Then something odd occurs, Lys 41 grows bleak and serious, shedding frivolity and the intense sensuality. The luminescence pares the bloom to the virginal bone as the odour shifts through a campheraceous vintage familiarity and heady summer tableau to an intense and piercing melancholy. Like a novitiate taking final vows, there is a sudden cutting away of the distractions of the world, the reality of purity suddenly held tightly in white, tense hands. It is a most disconcerting scent, most large-scale floral scents endeavour to amplify and radiate their wares, open their petals and dazzle you. The nature of the notes, the constructions and modifications required to create many of todays modern floral effects are exceedingly complex; resembling the aromachemical equivalent of cinematic CGI. To achieve subtlety, quietude in the gentle drift of bloom is rare and beautiful. Each time I wear Lys 41, this startling shift from excess to minimal never fails to move me. The perfume feels like a mood poem, drawing you through stanzas of increasingly opaque effects until there is nothing left but silence.
To find both the concepts of dazzle and quietude side by side in the same fragrance is pretty unique, but then Le Labo are a somewhat singular scent house. I dip in and out of their wares; they are quite hard to locate outside of major cities. Their Rose 31 fragrance is quite rightly lauded by fans and critics alike and one of the few rose scents that truly transcends gender. The other Le Labo I adore is Patchouli 24 made by the eccentric Annick Ménardo, the nose behind some of my favourite scents including Bois d’Argent and Hypnotic Poison by Dior, Lolita Lempicka Le Parfum, Body Kouros by YSL and Bois d’Arménie by Guerlain.
Patchouli 24 doesn’t really smell of patchouli at all, well it does eventually, whispering it into the finale of a grandiose bitumen drydown. It is more the scent of decay, mould eating into old leather-bounds books in deserted rooms. The cellulose in the paper breaking down into the mysterious burnt yeast and dark-honeyed tones of lignin, a chemical present in wood-based paper. As it dies, it exudes a sweet, furtive vanillic scent. Along with other recognised elements such as furfural, rosin and acetic acid, the complexity of Ménardo’s extraordinary composition is boundless. Less a portrait of patchouli, rather an essay in the decomposition and claustrophobia of intensive bibiophilia. Every time I wear it, I am flung back to winterdamp, labyrinthine university studytime and relentless prowling for weird books and beautiful boys.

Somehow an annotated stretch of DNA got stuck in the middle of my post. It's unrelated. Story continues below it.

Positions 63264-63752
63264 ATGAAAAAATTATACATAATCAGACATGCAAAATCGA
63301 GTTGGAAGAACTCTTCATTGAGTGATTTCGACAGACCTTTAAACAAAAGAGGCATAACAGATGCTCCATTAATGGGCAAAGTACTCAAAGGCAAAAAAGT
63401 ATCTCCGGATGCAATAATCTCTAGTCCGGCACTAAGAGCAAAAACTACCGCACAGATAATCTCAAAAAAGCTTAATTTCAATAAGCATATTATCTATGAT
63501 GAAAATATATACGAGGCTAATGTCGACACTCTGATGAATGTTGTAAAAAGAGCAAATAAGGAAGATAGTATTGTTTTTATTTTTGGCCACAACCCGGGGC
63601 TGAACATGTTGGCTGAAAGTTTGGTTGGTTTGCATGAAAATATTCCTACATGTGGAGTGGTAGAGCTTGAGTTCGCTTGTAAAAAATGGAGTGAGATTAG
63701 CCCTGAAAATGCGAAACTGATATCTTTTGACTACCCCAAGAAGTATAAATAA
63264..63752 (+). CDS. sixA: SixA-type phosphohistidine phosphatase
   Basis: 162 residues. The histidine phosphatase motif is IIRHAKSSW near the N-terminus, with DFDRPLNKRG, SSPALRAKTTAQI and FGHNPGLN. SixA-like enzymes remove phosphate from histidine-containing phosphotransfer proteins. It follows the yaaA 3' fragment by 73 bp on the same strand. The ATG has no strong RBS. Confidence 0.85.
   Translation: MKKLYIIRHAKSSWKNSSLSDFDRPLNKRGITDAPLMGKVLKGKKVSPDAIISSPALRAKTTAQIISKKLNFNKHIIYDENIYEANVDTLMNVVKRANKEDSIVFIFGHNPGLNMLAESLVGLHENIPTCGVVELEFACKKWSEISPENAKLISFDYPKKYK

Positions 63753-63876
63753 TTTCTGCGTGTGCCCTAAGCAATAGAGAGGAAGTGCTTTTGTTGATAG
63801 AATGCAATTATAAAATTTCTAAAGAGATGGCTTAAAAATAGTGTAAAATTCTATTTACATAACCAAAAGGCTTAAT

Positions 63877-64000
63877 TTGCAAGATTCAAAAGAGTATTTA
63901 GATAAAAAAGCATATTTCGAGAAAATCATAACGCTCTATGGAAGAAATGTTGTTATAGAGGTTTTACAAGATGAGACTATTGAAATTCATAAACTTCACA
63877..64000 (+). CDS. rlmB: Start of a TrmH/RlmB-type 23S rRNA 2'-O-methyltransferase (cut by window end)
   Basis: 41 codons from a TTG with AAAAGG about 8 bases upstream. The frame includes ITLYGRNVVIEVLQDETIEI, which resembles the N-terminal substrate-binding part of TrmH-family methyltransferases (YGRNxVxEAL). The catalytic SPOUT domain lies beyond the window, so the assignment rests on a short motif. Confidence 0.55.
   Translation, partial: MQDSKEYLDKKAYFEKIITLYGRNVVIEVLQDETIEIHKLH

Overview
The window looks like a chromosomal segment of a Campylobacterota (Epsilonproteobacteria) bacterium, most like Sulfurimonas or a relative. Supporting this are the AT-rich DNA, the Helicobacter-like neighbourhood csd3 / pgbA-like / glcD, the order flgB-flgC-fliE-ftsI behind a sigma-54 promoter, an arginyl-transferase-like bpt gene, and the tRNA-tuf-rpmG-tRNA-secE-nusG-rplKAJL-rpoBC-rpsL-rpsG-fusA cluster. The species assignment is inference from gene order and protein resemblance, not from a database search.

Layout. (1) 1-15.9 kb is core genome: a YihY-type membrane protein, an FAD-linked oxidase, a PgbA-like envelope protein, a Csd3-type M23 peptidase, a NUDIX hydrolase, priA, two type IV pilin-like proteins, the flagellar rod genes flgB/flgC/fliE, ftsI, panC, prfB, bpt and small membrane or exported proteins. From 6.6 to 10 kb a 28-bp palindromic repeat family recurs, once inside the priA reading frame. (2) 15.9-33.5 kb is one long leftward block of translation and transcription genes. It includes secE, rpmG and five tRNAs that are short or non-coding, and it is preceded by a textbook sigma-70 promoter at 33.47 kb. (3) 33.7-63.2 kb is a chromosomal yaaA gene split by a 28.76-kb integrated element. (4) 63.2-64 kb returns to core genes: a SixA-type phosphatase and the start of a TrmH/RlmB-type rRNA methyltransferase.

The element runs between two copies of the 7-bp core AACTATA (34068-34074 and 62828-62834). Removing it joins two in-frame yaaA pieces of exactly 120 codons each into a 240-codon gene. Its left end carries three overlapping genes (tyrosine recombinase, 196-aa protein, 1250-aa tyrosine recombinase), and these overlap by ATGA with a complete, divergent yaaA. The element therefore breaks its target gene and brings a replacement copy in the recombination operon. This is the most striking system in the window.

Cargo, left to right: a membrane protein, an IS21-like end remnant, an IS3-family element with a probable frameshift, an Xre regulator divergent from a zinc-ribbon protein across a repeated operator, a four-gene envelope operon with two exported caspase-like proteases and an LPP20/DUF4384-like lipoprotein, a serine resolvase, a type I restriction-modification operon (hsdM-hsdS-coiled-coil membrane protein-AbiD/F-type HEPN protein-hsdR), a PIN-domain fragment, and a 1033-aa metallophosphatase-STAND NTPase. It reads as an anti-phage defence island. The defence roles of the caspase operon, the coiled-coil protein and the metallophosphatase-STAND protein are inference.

Le Labo have an unerring ability with certain fragrances to arrest the senses, shaking up the memory with jolts and sparks of reminiscence. What I wanted from Lys 41 was salvation, white calm and observance, a perfume I could wear and feel both soothed by and eerie as I wandered the apartment, earphones in, listening to Kreisler’s soaring divine violin pieces. As I hear the bow hover and hum over the most tremulous and echoing of notes I want a perfume that lies still in the air like a miraculous vision, waiting for a believer. As the vanilla and musks lie down to rest on the skin, tuberose and tiare move gently, like wraiths to occupy the air with persistent yet subdued intent. It is such a strange scent, exploding with hedonistic alert before plunging with deadly calm into a poised and cryptic witness of its own consolation.
The sparkling carnality of the opening is exhilarating and like so many things in life, so very seductive. But the true worth of anything worth loving and believing in lies in longevity and perseverance. I will always be true to a scent that loves me back. Wearing this seemingly carefree and melodic white floral seemed easy, but the Le Labo binding of notes and technical skill used to push the lily through dramatically different stages makes Lys 41 rather exceptional. In my search for lily scents I am looking for the balance of light and dark, the dichotomy of virgin and whore, purity and corruption, life and death. Such a divisive bloom, so aloof and overexposed, yet the twisted, folded waxen petals hide so much sexuality and secrecy.
All day long, I can smell the flowers rising and falling on my wrists. The renowned campheraceous indolic tone that can sometimes sabotage the pure intentions of lily soliflores is strangely absent; its dirty slur can be felt across the opening of the scent, in the high green contralto note of jasmine. But this is tempered over the hours by the tuberose, lily and intimate restful vanilla. I want my final rooms to overflow with this scent, vases, bowls and bottles stuffed with sensuous twisted lilies, radiating their knowing grace and sublimated carnality into the air as I lie alone in darkness waiting to know where my soul will find sanctuary. These pale and waxen forms will curve their flesh in shadows and hold vigil as I dream. All will smell alabaster, bone and analgesic.